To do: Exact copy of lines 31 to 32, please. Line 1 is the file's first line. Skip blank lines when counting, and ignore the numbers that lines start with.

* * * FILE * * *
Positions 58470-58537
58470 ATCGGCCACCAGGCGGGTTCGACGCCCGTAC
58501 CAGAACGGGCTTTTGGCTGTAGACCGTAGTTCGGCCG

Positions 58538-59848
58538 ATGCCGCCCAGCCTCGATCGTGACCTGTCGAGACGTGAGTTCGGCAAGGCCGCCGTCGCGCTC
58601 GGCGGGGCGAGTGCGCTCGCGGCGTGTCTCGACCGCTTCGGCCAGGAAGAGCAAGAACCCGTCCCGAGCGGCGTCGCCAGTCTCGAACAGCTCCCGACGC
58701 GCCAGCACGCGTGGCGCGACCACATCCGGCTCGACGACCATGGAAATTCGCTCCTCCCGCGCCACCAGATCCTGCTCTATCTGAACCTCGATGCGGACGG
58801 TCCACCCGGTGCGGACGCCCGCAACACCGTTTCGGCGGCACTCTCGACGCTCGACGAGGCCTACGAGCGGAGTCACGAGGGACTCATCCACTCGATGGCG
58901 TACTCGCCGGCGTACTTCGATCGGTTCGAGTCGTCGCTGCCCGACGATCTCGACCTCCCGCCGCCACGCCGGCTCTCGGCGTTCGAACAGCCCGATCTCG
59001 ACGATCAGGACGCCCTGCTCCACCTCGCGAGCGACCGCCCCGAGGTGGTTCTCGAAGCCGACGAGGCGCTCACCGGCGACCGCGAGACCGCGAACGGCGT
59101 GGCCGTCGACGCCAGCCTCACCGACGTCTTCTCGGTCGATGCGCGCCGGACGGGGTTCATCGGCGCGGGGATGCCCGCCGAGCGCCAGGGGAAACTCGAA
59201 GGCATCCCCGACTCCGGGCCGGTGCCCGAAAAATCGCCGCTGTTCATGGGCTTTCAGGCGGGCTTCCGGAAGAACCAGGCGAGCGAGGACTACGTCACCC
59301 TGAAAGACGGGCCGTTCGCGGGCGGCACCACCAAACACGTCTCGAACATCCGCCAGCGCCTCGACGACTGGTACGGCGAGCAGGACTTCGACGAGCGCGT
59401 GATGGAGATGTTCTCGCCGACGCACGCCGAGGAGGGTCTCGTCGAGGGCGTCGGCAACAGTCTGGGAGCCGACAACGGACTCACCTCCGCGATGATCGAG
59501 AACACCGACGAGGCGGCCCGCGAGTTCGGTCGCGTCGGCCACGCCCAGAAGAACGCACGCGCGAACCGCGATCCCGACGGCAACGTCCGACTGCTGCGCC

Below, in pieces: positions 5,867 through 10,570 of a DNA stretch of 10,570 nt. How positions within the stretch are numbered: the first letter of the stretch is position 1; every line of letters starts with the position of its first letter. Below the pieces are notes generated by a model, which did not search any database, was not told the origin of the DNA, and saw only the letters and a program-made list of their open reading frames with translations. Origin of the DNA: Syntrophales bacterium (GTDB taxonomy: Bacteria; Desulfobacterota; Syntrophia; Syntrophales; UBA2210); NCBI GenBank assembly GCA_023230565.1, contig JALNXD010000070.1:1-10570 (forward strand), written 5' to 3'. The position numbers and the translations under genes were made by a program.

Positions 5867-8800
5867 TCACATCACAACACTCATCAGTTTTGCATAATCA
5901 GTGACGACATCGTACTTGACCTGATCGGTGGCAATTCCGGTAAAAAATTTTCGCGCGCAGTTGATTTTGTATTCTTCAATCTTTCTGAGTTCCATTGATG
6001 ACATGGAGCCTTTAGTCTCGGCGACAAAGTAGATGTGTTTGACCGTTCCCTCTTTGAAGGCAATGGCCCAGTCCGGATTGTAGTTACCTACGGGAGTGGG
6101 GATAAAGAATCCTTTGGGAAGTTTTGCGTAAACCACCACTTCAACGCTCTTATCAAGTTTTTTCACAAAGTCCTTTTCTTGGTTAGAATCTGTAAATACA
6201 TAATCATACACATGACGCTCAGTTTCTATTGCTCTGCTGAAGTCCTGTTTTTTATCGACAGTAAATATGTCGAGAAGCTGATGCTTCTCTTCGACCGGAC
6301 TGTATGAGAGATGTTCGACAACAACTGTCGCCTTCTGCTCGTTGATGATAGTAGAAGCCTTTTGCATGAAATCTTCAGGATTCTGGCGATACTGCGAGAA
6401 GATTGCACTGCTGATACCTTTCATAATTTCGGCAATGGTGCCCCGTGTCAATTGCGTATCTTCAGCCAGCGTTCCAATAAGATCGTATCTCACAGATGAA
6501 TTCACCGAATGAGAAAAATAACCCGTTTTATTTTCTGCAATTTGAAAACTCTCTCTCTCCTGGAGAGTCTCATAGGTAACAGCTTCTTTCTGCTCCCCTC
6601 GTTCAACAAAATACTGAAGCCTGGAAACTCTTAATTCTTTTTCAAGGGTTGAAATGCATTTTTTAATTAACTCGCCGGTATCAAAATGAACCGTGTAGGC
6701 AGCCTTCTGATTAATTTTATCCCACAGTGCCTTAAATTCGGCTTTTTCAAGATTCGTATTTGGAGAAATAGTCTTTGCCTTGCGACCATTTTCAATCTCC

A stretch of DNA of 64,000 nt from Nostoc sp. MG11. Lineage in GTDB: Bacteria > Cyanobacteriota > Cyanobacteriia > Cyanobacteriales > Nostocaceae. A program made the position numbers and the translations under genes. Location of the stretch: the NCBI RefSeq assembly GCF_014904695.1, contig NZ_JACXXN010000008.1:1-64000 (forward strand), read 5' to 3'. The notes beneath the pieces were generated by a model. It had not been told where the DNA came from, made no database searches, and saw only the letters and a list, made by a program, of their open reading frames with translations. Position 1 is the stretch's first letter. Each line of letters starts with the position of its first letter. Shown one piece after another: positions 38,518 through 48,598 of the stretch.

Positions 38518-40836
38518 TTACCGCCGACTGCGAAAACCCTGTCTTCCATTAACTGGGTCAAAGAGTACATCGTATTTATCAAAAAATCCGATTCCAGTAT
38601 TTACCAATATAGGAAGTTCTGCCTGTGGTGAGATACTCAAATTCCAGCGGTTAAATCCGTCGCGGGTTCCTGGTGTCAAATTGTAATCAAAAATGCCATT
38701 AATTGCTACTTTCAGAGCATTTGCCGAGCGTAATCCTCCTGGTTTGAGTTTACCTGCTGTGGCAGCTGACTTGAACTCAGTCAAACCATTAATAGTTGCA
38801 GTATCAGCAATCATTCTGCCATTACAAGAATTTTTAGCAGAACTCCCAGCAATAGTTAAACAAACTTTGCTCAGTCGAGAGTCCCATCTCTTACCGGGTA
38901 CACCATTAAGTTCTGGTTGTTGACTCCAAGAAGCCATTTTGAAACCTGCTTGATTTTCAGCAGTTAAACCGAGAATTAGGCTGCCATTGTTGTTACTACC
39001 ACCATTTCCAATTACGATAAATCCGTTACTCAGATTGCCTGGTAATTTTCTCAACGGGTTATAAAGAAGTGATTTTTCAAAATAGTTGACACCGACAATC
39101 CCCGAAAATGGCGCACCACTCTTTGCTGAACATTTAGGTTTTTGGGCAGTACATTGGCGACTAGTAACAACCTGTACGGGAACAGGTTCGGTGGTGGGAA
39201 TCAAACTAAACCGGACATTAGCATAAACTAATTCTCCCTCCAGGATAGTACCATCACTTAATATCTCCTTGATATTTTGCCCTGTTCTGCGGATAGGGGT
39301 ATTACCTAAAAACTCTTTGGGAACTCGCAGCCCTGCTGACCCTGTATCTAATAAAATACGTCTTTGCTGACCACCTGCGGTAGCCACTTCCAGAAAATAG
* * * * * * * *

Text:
38601 TTACCAATATAGGAAGTTCTGCCTGTGGTGAGATACTCAAATTCCAGCGGTTAAATCCGTCGCGGGTTCCTGGTGTCAAATTGTAATCAAAAATGCCATT
38701 AATTGCTACTTTCAGAGCATTTGCCGAGCGTAATCCTCCTGGTTTGAGTTTACCTGCTGTGGCAGCTGACTTGAACTCAGTCAAACCATTAATAGTTGCA